Fresh Foods To Keep Cool This Summer

We’ve got foods to keep cool during the summer months. With the warmest time of the year happening right now (unless you happen to live in Australia or elsewhere in the Southern Hemisphere),  you can use these to share with family, entertain guests, or just hole up in your air-conditioned Fortress of Solitude binge-watching House of Cards or Orange is the New Black. These healthy foods are good for you, good ways to beat the heat, and they’ll last up to 10 days longer when refrigerated with a BerryBreeze.


July is quite possibly the hottest month of the year. It is also the peak month for watermelon season. Coming in from a hot, muggy afternoon outdoors and biting into a juicy slice can be close to heaven for some (we just did exactly that, so maybe we’re a little biased at the moment). Watermelon is a fantastic value for the amount you get for the price, and it’s such a versatile ingredient for everything from soups and salads, grilling, and even jello.

watermelon salad straight at

Grilled Watermelon Salad (courtesy of


  • 1/4 cup finely diced shallots
  • 1 tsp. peeled and grated ginger
  • 2 tbsp. sugar
  • 4 tbsp. olive oil
  • 1/4 cup balsamic syrup
  • 10 large watermelon cubes (each about 1/2 inch)
  • 1/2 cup crumbled feta cheese
  • 2 tbsp. mint, thinly sliced
  • salt & pepper to taste


To make the dressing, combine shallots, ginger, sugar and olive oil. Whisk and set aside.

Grill each side of a watermelon on the grill over medium-high heat. Grill for two minutes per side and until grill marks appear.

To make salad, arrange five watermelon cubes on each plate. Sprinkle with feta and mint and and pour dressing over top. Drizzle with balsamic syrup and season with sea salt and pepper.


When it comes to “superfoods“, blueberries seemingly have it all. Thery’re light on calories, rich in flavonoids, and are naturally sweet and delicious. Indigenous to North America, we all know what great muffins and pies they make, but throw a bowlful in the freezer for an hour and you’ve got a yummy frozen snack perfect for cooling off on summer days.

Blueberry Sorbet (courtesy of



  • 5 cups fresh or frozen blueberries, rinsed, stems removed and discarded
  • 1/4 cup sugar
  • 1/4 cup honey
  • 1 teaspoon lemon zest
  • 1 Tbsp lemon juice
  • Pinch salt
  • Fresh blueberries and sprigs of mint for garnish


 Place the blueberries, sugar, honey, lemon zest, lemon juice, and salt in a large bowl. Stir to coat blueberries with the sugar. Mash with a potato masher.

 Put the mashed blueberries into a blender and blend for a couple of minutes until smooth.

 Place a sieve over a large bowl and working in batches, press the mixture through the sieve, using a rubber spatula. This will catch the tougher and larger pieces of lemon and blueberry peel.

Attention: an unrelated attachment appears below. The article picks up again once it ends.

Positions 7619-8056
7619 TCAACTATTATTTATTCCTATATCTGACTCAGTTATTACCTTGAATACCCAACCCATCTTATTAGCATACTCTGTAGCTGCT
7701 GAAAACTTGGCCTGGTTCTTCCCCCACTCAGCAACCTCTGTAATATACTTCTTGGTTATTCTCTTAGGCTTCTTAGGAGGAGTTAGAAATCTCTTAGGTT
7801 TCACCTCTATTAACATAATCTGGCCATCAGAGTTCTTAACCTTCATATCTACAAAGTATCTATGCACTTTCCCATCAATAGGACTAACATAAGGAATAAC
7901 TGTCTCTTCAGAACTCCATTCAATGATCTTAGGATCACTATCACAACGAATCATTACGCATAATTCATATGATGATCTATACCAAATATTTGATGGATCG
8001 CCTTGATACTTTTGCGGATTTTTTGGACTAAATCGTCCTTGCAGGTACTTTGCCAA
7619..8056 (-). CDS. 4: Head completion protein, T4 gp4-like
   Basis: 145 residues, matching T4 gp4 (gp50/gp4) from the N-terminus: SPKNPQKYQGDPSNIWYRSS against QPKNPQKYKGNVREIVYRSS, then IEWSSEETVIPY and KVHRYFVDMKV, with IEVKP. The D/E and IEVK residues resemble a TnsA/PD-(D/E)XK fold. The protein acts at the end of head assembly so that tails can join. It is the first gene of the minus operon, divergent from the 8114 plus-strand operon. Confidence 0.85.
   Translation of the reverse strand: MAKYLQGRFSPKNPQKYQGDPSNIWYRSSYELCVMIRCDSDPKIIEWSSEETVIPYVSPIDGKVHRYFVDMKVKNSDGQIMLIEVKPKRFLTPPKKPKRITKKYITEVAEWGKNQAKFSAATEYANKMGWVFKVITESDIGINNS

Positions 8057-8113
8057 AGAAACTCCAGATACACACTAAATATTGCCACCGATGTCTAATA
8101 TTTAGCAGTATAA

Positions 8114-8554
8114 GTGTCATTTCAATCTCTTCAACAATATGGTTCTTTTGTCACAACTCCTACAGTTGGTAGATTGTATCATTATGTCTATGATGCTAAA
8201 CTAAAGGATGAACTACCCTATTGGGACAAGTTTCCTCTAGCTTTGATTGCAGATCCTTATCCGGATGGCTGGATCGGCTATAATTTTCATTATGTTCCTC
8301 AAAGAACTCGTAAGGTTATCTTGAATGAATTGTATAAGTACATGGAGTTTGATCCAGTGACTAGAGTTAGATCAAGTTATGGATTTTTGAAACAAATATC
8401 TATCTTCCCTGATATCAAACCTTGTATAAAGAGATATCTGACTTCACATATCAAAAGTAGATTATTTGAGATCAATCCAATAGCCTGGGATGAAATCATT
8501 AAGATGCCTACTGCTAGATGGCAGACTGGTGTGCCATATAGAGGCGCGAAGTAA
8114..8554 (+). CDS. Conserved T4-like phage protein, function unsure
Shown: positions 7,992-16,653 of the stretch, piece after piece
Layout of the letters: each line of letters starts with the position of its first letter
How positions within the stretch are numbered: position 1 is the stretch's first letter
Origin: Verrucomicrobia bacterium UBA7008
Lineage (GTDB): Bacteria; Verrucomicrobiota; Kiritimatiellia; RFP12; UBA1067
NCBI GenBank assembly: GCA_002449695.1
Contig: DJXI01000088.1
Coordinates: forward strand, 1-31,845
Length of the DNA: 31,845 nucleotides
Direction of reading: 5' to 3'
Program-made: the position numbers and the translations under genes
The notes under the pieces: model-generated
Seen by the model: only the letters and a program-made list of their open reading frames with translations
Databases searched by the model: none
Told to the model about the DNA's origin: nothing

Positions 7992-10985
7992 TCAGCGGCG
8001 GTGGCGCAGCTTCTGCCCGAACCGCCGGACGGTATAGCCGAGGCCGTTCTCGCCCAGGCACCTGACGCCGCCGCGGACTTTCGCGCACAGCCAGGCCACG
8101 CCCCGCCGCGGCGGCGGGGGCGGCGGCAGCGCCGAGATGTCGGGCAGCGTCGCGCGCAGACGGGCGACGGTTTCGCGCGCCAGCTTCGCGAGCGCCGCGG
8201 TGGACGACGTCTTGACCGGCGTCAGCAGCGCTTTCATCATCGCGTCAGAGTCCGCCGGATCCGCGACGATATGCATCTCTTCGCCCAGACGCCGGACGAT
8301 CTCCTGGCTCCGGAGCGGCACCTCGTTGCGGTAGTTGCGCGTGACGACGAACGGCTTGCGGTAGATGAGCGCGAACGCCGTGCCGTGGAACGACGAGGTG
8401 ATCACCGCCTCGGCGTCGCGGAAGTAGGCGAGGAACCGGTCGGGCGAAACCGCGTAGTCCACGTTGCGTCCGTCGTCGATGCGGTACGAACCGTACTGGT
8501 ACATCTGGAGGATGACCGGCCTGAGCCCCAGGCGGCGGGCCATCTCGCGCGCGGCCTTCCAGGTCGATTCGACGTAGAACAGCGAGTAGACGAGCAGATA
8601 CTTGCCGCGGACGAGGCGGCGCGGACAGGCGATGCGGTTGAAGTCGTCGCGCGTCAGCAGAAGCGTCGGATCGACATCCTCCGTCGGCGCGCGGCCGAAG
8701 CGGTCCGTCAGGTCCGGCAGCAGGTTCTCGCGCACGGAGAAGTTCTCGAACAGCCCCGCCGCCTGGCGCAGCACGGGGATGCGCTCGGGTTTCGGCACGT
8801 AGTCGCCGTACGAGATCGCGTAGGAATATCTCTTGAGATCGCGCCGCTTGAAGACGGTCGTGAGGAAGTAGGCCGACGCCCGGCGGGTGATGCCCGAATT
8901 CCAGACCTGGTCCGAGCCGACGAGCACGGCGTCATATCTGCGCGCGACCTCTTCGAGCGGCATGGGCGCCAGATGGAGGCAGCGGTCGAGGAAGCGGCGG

Chill the mixture for at least an hour in the fridge. Then process following the directions of your ice cream maker.

Eat immediately (the sorbet will still be a little soft) or freeze at least a few hours to help firm up before eating. Eat soon after making though, as the sorbet will get progressively harder the longer it stays in the freezer.

Serve with a few fresh blueberries and a sprig of mint.


Summer is also the peak season for tomatoes, and one of the great pleasures of the season is biting into these juicy, fresh of the vine magnificent  orbs. Always a cool, flavorful delight in a tomato cucumber salad, they also pack a whallop when it comes to antioxidents and phytochemicals that help with everything from sun exposure to memory to lowering the risk of cancer. And who says summer is no time to be eating soup?


Andalusian Cold Tomato Soup (courtesy of


  • 3 lb. ripe tomatoes, peeled, seeded, coarsely chopped
  • 2 slices of white bread, crust removed
  • 2 cucumbers, peeled, seeded, coarsely chopped
  • 1 small red onion, coarsely chopped
  • 3 cloves of garlic, minced
  • 2 green bell peppers (or any sweet green pepper)
  • 6 tablespoons extra virgin olive oil
  • 3 tablespoons red wine vinegar
  • salt to taste
  • Garnish:
  • 1 tsp each of cucumber and green pepper, finely chopped
  • 3-4 croutons (optional)


Soak the bread in a small amount (few tablespoons) of water. Gently remove and “squeeze” dry.

Tip: The easiest way to peel tomatoes is to boil water in a medium saucepan. As soon as water boils, turn off heat and place the tomatoes into the hot water for 1 minute. Carefully remove hot tomatoes. The skin will rub off easily.

Place the tomatoes, bread, cucumbers, onions, garlic and peppers in a blender. Blend until the mixture is smooth. All the ingredients may not fit at one time, so you may have to fill the blender several times.

Once gazpacho is completely blended, pour it into a large non-metallic bowl. Stir in the oil and vinegar. Add salt and pepper to taste. Mix well, cover and refrigerate for at least 1 hour.

Garnish with the chopped vegetables and croutons, if desired. Serve gazpacho chilled.

Shortcut to Chilling the Soup: Place ice and water in a large bowl or pot and place in sink. Put the bowl or glass blender containing gazpacho into the ice water. Stir the gazpacho to ensure it cools evenly.

Got a food or recipe that helps you keep cool when it heats up? Tell us about it in the comments below!